Duplicate elimination is conducted in several places in the software. Clustering can be configured to manage duplicates by de-duplicating by key and perfoming a near duplicate similarity check. These options are described in the Clustering Configuration section of the documentation. The search engine will, by default, attempt to remove duplicates in two ways. First, by doing exact duplicate filtering in the crawler. Second, by doing near duplicate elimination in the query-service (by using information built during the indexing).
Search engine near duplicates are found using a probabilistic algorithm. At indexing time a small signature is computed for each document and at search time each potentially retrieved document is checked to see if it is a duplicate of any higher ranked document. That is, if two documents are considered duplicates then the better ranking one will always be returned for any query.
The algorithm works by taking all unique sequences of Indexing Options words in the document (if Indexing Options is 2, the default, then all consecutive pairs of words are used for checking for duplicates). A hash function is used to effectively pick a random word sequence from each document and if they are the same sequence of Indexing Options words then the two documents are considered the same according to this one hash function. This is repeated for Indexing Options hash functions (the default is 14). If two documents agree for each and every one of these hash functions then they are considered to be duplicates according to this one trial. 6 of these trials are repeated and at least 2 trials must consider the documents to be equal for them to be considered duplicates. These 6 trials are the signature that is built at indexing time.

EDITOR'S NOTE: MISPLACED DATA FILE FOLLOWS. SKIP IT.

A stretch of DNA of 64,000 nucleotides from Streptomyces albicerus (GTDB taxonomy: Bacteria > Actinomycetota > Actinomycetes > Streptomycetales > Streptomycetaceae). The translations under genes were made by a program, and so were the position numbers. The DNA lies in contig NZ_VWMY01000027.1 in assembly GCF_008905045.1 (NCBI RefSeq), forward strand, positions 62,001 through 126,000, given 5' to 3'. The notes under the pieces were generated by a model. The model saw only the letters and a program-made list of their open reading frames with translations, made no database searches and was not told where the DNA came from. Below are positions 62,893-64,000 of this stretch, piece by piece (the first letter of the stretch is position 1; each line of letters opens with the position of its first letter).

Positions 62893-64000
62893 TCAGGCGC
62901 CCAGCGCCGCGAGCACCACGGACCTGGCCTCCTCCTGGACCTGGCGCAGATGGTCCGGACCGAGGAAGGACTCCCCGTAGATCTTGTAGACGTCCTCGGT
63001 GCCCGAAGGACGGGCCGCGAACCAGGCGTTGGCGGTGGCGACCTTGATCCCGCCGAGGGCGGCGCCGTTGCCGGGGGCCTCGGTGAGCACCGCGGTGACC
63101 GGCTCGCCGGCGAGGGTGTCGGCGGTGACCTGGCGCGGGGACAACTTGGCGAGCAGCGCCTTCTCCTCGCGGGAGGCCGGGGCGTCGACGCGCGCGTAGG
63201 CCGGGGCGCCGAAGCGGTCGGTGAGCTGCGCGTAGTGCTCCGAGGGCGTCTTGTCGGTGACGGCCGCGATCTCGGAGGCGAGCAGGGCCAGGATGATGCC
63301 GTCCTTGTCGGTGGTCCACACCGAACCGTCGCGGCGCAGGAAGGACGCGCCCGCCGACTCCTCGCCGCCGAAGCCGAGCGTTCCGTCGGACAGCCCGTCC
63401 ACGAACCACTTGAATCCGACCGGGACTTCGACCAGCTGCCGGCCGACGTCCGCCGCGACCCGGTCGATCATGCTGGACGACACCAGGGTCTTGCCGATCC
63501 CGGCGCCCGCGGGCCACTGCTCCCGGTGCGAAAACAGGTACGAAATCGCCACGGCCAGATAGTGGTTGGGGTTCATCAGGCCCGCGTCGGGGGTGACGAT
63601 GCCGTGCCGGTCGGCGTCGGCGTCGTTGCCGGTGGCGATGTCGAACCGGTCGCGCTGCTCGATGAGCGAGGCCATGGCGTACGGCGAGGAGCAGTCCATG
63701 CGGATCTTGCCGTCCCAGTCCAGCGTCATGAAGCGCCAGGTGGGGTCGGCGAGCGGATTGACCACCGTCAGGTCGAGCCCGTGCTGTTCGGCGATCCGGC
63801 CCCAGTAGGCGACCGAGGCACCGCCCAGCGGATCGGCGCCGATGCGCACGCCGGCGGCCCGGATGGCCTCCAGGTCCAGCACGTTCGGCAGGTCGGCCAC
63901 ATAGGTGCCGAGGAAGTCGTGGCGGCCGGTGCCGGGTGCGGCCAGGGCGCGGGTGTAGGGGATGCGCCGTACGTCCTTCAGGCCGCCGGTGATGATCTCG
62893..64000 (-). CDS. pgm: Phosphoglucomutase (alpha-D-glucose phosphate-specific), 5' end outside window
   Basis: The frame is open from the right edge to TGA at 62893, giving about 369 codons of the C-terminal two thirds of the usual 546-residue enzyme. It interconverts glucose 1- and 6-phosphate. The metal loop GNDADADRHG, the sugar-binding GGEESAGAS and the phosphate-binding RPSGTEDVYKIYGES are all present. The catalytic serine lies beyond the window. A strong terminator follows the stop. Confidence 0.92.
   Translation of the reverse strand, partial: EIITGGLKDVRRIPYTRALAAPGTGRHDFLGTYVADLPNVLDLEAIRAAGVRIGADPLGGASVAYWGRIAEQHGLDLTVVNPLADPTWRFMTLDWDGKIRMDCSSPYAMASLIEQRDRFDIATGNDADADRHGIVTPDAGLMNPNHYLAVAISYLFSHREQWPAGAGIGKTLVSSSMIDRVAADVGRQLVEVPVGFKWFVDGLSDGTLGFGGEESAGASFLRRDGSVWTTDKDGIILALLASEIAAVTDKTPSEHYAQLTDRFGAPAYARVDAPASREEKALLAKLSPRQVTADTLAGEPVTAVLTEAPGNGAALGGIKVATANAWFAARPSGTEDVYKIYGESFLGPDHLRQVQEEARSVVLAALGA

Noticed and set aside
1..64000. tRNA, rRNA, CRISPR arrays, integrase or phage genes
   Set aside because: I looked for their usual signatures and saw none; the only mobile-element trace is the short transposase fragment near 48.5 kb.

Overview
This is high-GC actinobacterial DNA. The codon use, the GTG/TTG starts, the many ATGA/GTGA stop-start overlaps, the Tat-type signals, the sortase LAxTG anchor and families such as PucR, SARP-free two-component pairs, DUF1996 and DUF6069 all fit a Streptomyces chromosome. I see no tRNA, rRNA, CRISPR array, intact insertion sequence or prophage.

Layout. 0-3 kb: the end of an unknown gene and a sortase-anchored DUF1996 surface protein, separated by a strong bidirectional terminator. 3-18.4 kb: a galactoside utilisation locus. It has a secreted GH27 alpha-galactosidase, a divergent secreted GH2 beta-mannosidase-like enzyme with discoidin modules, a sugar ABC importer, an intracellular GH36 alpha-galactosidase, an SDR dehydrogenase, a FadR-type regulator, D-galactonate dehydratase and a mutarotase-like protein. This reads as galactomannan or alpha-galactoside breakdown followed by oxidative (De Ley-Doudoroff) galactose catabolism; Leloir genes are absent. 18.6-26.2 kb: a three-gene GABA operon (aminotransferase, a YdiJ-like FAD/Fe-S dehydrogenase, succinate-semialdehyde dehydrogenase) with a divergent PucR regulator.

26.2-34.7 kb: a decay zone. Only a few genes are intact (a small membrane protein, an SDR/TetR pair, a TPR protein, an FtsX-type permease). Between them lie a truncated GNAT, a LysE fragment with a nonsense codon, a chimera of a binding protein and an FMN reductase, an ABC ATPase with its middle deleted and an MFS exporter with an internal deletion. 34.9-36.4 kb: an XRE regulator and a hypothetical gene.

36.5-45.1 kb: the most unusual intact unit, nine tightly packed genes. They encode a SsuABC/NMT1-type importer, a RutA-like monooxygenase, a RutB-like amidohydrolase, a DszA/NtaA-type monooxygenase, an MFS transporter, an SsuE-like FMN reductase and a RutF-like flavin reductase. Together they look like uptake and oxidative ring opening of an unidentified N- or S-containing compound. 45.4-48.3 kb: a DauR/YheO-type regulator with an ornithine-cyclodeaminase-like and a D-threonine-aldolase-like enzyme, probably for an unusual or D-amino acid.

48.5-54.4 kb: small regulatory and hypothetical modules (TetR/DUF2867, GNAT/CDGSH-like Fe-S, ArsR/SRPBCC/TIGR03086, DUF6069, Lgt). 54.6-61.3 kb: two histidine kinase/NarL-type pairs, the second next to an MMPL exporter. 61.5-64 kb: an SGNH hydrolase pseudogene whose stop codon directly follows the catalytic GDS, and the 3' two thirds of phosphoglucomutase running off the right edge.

To make the duplicate checking stricter, increase the number of hash functions. If you are getting false duplicates because the data that you are crawling has too small a vocabulary (the pairs of words don't capture enough about the content of the pages), you can increase the number of words per sequence. The latter is rarely needed. To understand what happens as you change the number of hash functions, we can compute the probability of documents being considered duplicates.
If two documents have p% overlap of unique sequences of Indexing Options words, then the probability that two documents are considered duplicates by a single hash function is p. Then, the probability that a single set of hash functions (trial) considers them to be duplicates is the following:
1 - ((1 - p**n-hashes)**6 + 6 * p**n-hashes * (1-p**n-hashes)**5)
This equates to the following table of probabilities for different numbers of hash functions. Documents with a probability of 2 are considered duplicates.
|% overlap||10 hashes||12 hashes||14 hashes||16 hashes||18 hashes||20 hashes|